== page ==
Ōbaku Ingen/Lingyin Lecture Series 2023: Dr. Paul Berry

Feb. 10, 2023

Dear Friends of the Center for Buddhist Studies,

Please join us on Tuesday, February 21 at 4 pm (Arizona Time) in the Presidio Room, Student Union for the next lecture of the Ōbaku Ingen/Lingyin Lecture Series! This is a hybrid event (in-person/zoom).

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The year 2022 marks the 350th death anniversary of Zen Master Yinyuan Longqi (隱元隆琦 1592-1673, Ingen Ryūki in Japanese). Special ceremonies and events will be held in both Japan and China to honor this great Zen master. In North America, the Center for Buddhist Studies, College of Humanities at the University of Arizona is organizing a series of commemorative events which will run for one year beginning May 3, 2022. These events will present and explore the extraordinary life of Zen Master Yinyuan and the great achievements of the Huangbo 黃檗 Chan tradition (known as the Ōbaku school of Zen Buddhism in Japan)  that Yinyuan pioneered in China and Japan. These events highlight the intersection between religion, art, and culture in China and Japan and will be presented in both online and offline formats. Activities will include an online exhibition of works of art related to the Ōbaku tradition, academic lectures, musical performances, and tea-related events. (Visit our Ōbaku Ingen website at: ingen.arizona.edu).

Time and Location:
Hybrid event 
Time: 4:00-5:30 pm (Arizona Time)
Location: Presidio Room, Student Union
Address: 1303 E University Blvd, Tucson

Talk title: “Japanese Monks of the Ōbaku Tradition: Their Art and Influence”

Speaker: Dr. Paul Berry, Independent scholar


The influx of Chinese Chan (Zen) monks into Japan during the seventeenth and eighteenth centuries introduced aspects of calligraphy, painting, tea practices, seal carving, sculpture, and other forms of Chinese culture that were comparatively new to Japan. It is thus natural that the majority of scholarly efforts have been devoted to their activities and accomplishments. The dramatic impact of these immigrants bringing late Ming culture to Japan led early on to the conversion of some Japanese monks to the Ōbaku tradition. The ongoing arrival of Chinese priests tapered off by the mid-eighteenth century and thenceforth Ōbaku teachings were fully in the hands of their Japanese followers. Outside of a few famous figures, these Japanese priests have received comparatively little attention despite their varied accomplishments. This presentation provides a quick overview of some of the noted Japanese monks beginning with the Jikushian lineage of Dokushō (1617-1694), Gettan (1636-1713), Rankoku (1653-1707), and Tanzen (1683-1763).  Shōzan’s (1634-1727) remarkable paintings of Kannon Bodhisattva will be introduced. A quick glance at the work of Tengan (act.from 1666-d. 1727) and Ryōnen (1647-1711) followed by thoughts about Baisaō (1675-1763) and some of his key disciples, Daichō (1678-1768), Goshin (1713-1785) and Monchū (1739-1829). The significance of the dramatic paintings of Kakutei (1722-1785) will proceed an account of Tanomura Chokunyū (1814-1907), a prominent literati painter, who became an Ōbaku priest and rebuilt the once famous Manpukuji sub-temple of Shishirin’in in Uji.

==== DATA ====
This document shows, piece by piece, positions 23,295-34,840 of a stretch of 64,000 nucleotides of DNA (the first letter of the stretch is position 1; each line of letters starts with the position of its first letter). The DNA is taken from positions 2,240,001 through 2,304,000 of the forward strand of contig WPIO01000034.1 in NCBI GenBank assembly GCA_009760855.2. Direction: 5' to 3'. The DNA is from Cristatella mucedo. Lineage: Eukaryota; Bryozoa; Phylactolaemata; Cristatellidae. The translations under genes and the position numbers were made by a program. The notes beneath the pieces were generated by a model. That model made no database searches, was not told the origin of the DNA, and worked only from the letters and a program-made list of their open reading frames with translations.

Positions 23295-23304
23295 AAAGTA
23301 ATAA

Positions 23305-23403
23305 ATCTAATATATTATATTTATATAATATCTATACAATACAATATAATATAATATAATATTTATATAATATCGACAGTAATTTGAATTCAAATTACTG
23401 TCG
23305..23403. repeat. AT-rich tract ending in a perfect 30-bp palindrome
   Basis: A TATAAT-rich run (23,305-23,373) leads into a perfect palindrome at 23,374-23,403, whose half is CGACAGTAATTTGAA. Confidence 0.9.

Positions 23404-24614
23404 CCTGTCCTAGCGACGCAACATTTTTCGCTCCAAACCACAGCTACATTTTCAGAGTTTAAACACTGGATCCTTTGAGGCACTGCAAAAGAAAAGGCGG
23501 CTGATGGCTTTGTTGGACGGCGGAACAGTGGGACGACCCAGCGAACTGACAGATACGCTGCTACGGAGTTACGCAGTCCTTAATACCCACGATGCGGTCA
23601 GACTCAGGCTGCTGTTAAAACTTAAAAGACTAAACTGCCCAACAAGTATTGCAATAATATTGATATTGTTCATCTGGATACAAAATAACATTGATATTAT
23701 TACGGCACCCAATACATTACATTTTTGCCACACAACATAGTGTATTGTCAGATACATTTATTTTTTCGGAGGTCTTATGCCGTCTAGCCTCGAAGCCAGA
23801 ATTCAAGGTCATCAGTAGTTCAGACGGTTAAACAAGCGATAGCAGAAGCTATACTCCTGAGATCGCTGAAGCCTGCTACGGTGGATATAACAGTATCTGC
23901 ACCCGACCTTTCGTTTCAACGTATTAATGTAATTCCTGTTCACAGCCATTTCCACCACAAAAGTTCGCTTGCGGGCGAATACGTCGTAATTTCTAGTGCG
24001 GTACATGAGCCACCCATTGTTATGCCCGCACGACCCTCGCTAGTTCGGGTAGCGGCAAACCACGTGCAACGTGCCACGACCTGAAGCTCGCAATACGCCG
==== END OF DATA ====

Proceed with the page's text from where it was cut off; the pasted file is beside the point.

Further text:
Speaker Bio: 

Paul Berry is an independent scholar of Japanese art history and cinema living in Kyoto. He has taught at the University of Michigan, University of Washington, and Kansai Gaidai University, Osaka. His publications include Unexplored Avenues of Japanese Painting: The Hakutakuan Collection (University of Washington Press, 2001). He coauthored, with Michiyo Morioka, Modern Masters of Kyoto: The Transformation of Japanese Painting Traditions (Seattle Art Museum, 1999) and Literati Modern (Honolulu Academy of Arts, 2008). He contributed an essay to Poetic Imagination in Japanese Art: Selections from the Collection of Mary and Cheney Cowles (Portland Art Museum, 2020).

These lecture series are made possible thanks to the generous support from Wanfu Temple in Fuqing, Lingyin Temple in Hangzhou, and Matcha.com.

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We look forward to seeing you there!